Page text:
The City of Brass

The City of Brass (The Daevabad Trilogy #1) by S.A. Chakraborty (2017)

the city of brass

Fiction | Historical Fantasy
3.5 StarsBlurb:

Nahri has never believed in magic. Certainly, she has power; on the streets of 18th century Cairo, she’s a con woman of unsurpassed talent. But she knows better than anyone that the trade she uses to get by—palm readings, zars, healings—are all tricks, sleights of hand, learned skills; a means to the delightful end of swindling Ottoman nobles. 

But when Nahri accidentally summons an equally sly, darkly mysterious djinn warrior to her side during one of her cons, she’s forced to accept that the magical world she thought only existed in childhood stories is real. For the warrior tells her a new tale: across hot, windswept sands teeming with creatures of fire, and rivers where the mythical marid sleep; past ruins of once-magnificent human metropolises, and mountains where the circling hawks are not what they seem, lies Daevabad, the legendary city of brass, a city to which Nahri is irrevocably bound.

In that city, behind gilded brass walls laced with enchantments, behind the six gates of the six djinn tribes, old resentments are simmering. And when Nahri decides to enter this world, she learns that true power is fierce and brutal. That magic cannot shield her from the dangerous web of court politics. That even the cleverest of schemes can have deadly consequences.

After all, there is a reason they say be careful what you wish for…”
Goodreads 


pooled ink Review:

Where to begin with this one…

Well first of all it’s an impressive debut novel to be sure! The imagery, the plot, the writing, it unfolds with such unique flavor and grandeur that it’s to be commended. I certainly enjoyed the fresh take on this fantasy tale as it not only is inspired by Middle Eastern culture but is actually rooted and suffused with it. Egypt, Islam, and Middle Eastern myths are not mere facets to the story but are the story’s heart from whence the story blooms.

I admit I’m still adjusting to reading adult/general fiction. I’m at this weird age where Young Adult Fiction is not always a win for me but Adult/General Fiction remains hard to commit to. The problem is that sometimes YA comes across as boringly juvenile and sometimes Adult is simply boringly dry. But this book managed to straddle the line for the most part I think. I enjoyed the premise enough to remain quite interested throughout even if I did have moments where my mind wandered and yearned for something else.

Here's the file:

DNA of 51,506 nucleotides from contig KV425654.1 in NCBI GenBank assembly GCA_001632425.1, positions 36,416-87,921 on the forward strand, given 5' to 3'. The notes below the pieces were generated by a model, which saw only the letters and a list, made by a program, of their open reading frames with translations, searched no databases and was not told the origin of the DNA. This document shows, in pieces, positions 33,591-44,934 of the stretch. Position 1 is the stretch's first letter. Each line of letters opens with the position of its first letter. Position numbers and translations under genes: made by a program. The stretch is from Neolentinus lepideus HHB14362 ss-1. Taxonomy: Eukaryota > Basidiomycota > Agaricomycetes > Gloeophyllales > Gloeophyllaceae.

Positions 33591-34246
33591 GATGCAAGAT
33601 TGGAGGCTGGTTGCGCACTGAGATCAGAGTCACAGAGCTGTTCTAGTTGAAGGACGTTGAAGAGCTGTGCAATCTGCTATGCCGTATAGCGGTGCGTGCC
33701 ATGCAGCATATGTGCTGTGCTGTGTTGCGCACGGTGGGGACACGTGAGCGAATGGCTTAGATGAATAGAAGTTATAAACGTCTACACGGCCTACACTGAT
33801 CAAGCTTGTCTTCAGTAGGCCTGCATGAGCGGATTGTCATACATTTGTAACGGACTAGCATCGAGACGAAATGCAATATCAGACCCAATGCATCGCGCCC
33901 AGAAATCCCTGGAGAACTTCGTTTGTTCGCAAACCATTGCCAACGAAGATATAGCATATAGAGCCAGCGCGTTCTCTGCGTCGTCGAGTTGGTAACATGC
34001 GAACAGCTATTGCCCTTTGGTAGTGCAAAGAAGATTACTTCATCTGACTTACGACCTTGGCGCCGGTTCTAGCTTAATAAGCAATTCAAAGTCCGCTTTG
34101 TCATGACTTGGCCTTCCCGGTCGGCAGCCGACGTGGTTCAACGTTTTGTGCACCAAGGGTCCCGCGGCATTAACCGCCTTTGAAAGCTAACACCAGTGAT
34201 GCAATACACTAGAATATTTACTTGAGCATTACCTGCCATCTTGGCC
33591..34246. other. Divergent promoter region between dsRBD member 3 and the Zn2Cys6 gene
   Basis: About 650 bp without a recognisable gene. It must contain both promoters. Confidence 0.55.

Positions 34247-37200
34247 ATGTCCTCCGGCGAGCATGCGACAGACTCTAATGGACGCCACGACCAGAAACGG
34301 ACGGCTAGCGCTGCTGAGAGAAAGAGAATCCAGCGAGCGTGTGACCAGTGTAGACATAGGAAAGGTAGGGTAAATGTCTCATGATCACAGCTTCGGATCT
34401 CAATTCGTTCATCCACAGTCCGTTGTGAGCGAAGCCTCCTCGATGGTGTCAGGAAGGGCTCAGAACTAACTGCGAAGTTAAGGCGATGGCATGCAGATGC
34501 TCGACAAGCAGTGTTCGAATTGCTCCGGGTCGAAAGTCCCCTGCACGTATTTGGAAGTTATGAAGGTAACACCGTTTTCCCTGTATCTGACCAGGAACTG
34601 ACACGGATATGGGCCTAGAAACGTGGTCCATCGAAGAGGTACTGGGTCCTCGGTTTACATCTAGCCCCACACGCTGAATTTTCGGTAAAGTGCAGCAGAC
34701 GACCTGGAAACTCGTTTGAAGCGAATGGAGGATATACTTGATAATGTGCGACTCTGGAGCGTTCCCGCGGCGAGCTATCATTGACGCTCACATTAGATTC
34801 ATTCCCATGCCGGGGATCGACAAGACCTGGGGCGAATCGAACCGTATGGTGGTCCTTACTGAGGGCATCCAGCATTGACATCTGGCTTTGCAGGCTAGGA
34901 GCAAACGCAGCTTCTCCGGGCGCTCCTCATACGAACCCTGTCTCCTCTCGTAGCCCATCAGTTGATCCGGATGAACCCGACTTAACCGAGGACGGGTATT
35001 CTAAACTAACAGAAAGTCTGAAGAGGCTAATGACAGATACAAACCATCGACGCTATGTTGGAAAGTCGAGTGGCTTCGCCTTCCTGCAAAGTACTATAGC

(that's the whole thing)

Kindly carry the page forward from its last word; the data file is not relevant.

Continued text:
This book is not boring, or at least not to me, but…I can’t place my finger on it but there is something that kept it from being an all-day binge. It was easy to enjoy while reading but just as easy to put down and step away.

Anyway, enough of that. Let’s get into the story!

We meet the main character, Nahli, who is an orphaned con artist (although ironically she does possess some magic of her own) who has no memory of who her family is or where they come from. She tells fortunes and gives bogus remedies for payment but she does actually possess the mysterious ability to heal. Lately she’s begun branching out and performing healing ceremonies that are sort of like exorcisms however this time she decides to sing in her native tongue (the only link to her past). Well, the supernatural make quite the appearance as a result. Nahri thought djinn, deava, and the like were naught but myths however she’s struck by their mighty force that night and forced to go on the run.

Traveling with Nahri is a deava warrior who assigns himself as her protector to get her to the city of brass where she will be safe from the infrits hunting her down. Dara is also the first one to help unravel the truth behind Nahri’s hidden past and her impossible powers (due to her being human).

Nahri’s is the first POV and the second POV that the book eventually unveils is that of Ali, a djinn prince. Through him we really get to witness life in this supernatural city, the religion, the oppression, the political games and webs spun at every turn. He’s a prince not destined to be king but this only makes him more mobile and interesting, not to mention useful.